The Key to Fix Bow Legs: The Pelvis

Anterior Pelvic Tilt & Posterior Pelvic Tilt comparison

anterior and posterior pelvic tilt

The pelvis is so crucial in a balanced body that it’s been nicknamed “The Second Brain,” and it’s here that lies the answer to correcting bow legs or knock knees without expensive or invasive surgery.

A muscular imbalance at the hip will throw your entire body out of alignment. Let’s examine this for a second. What is the central balance point in the human body? Is it the left knee? Maybe the right shoulder?

Of course not.

It’s the central point in the body where your hip joints are located: The pelvis.

Unfortunately, bad habits and our increasingly sedentary lifestyles can shift the delicate balance of the pelvis, which in turn can throw our entire lower body out of balance. Two severe problems are becoming increasingly common in our modern society: anterior pelvic tilt and posterior pelvic tilt.

Anterior pelvic tilt is the most commonly seen amongst people today. This type of hip disorder happens due to a muscle imbalance at the hip from sitting for extremely long periods of time. Studies conducted by the Baker IDI Heart and Diabetes Institute  have discovered that the average participant’s sitting time was an astounding 15.5 hours. That’s 97% of a person’s waking time if we assume 8 hours of sleep time.

When we sit for such extended periods of time, two things happen at the hip. One – your hip flexors get shortened and tight, leading to overactive hip flexors. Second – your glutes get weak and lengthened, leading to inactive glutes.

The anterior pelvic tilt not only rotates your pelvis inwards, but it can also internally rotate your femurs due to lack of strength in your glutes to pull in the other direction. This type of internal femur rotation also starts bringing your knees inwards, throwing them out of their grid alignment and giving the appearance of knock knees.

internal-rotation

The other side of this coin is posterior pelvic tilt. Although less common, it’s still quite problematic as the complete opposite happens – your glutes are overly tight and your hip flexors are weak, rotating your hip backwards.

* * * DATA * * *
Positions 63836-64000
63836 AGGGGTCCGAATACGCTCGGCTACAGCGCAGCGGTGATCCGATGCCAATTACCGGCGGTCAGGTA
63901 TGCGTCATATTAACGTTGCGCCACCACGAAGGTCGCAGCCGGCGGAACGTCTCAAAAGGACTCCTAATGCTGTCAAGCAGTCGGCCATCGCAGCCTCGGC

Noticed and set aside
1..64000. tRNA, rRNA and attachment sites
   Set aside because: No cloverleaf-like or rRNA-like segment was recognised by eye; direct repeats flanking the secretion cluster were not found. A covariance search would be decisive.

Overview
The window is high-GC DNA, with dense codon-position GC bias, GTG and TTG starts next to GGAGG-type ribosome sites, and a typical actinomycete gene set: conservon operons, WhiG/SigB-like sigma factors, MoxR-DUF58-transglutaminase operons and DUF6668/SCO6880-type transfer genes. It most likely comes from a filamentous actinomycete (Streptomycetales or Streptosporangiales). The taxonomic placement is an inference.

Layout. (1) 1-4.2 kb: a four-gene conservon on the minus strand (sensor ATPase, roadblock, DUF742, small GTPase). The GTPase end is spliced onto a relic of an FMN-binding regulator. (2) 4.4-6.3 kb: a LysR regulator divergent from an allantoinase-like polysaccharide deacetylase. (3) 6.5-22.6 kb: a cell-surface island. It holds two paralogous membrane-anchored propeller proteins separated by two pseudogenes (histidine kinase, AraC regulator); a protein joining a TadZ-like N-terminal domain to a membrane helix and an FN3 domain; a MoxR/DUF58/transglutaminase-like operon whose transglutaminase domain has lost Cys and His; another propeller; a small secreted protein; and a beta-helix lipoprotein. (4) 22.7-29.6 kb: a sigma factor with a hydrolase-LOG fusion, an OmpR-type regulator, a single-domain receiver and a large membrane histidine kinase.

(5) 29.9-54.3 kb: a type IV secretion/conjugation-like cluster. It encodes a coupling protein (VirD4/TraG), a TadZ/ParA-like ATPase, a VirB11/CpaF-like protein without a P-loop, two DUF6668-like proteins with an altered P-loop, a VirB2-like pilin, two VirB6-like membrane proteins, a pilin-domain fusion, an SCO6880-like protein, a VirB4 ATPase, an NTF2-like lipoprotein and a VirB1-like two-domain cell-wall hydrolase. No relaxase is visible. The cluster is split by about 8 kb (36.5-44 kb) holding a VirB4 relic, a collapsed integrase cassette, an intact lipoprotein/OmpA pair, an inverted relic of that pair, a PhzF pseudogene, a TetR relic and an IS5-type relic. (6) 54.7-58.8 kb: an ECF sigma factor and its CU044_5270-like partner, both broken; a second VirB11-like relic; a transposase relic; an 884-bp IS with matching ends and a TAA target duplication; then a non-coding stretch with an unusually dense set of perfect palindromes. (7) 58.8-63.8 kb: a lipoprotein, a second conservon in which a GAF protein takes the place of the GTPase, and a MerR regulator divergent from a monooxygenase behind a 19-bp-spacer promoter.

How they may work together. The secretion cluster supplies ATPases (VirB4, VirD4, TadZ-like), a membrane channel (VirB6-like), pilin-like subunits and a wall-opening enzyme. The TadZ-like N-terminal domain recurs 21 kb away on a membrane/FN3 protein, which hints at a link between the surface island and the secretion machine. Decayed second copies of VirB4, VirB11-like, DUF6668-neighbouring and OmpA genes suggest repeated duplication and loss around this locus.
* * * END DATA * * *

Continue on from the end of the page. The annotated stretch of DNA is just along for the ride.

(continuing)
Having overly active glutes with weak or lengthened hip flexors start pulling your legs further apart and throws your knees out of alignment, giving you a bow legged look.

A lot of people mistakenly believe they suffer from bow legs since the lower part of their legs (from the knee down) looked bowed, when they really have suffer knock-knees. This is sometimes referred to as false curvature, where your knees and ankles touch each other, but you still have a gap between your shins.

Checking for either bow legs or knock-knees is fairly easy. Stand straight with your legs and feet together. Do your knees touch but you see a gap between your shins? You most likely have knock-knees. The internal rotation from the knee down will usually result in a bowed look of the shins. Knees in really bow legged people would not touch each other during this test.

Another easy test to see and feel how muscle imbalances can influence our legs, try the following exercise. Stand straight like you normally would with your feet about shoulder-width apart. Now squeeze your glutes as hard as you can and see how your femurs (front of your thighs) start pulling outwards.

When your glutes are stronger than your front hip muscles, you get too much of a pull and end up with postural bow legs. Weak glutes and overly strong hip flexors will make your knees come together, resulting in knock-knees.

So… can you straighten your legs without surgery or not?

The answer is… yes! Absolutely!

It’s just a matter of following the right exercise program for your particular condition. A “training” program that will strengthen your weak areas, and relax your tight areas – so that you can return your lower body to a balanced state.

I’ve tried several different strength training programs throughout the years without any real results…

That is until I found certain exercises online, and then designed a program based around them. However, I soon realized that my body started catching up to the new stimulus of the exercises, so my leg correction progress slowed down. I knew I wasn’t experiencing pain anymore, but very little aesthetic improvement was happening.

That’s when I stumbled upon the principles of “Progressive Correction.” Progressive Correction constantly introduces new stimuli to prevent your body from adopting to any new exercise protocol and keep your leg correction efforts moving forward. Click here if you’d like to find out more.

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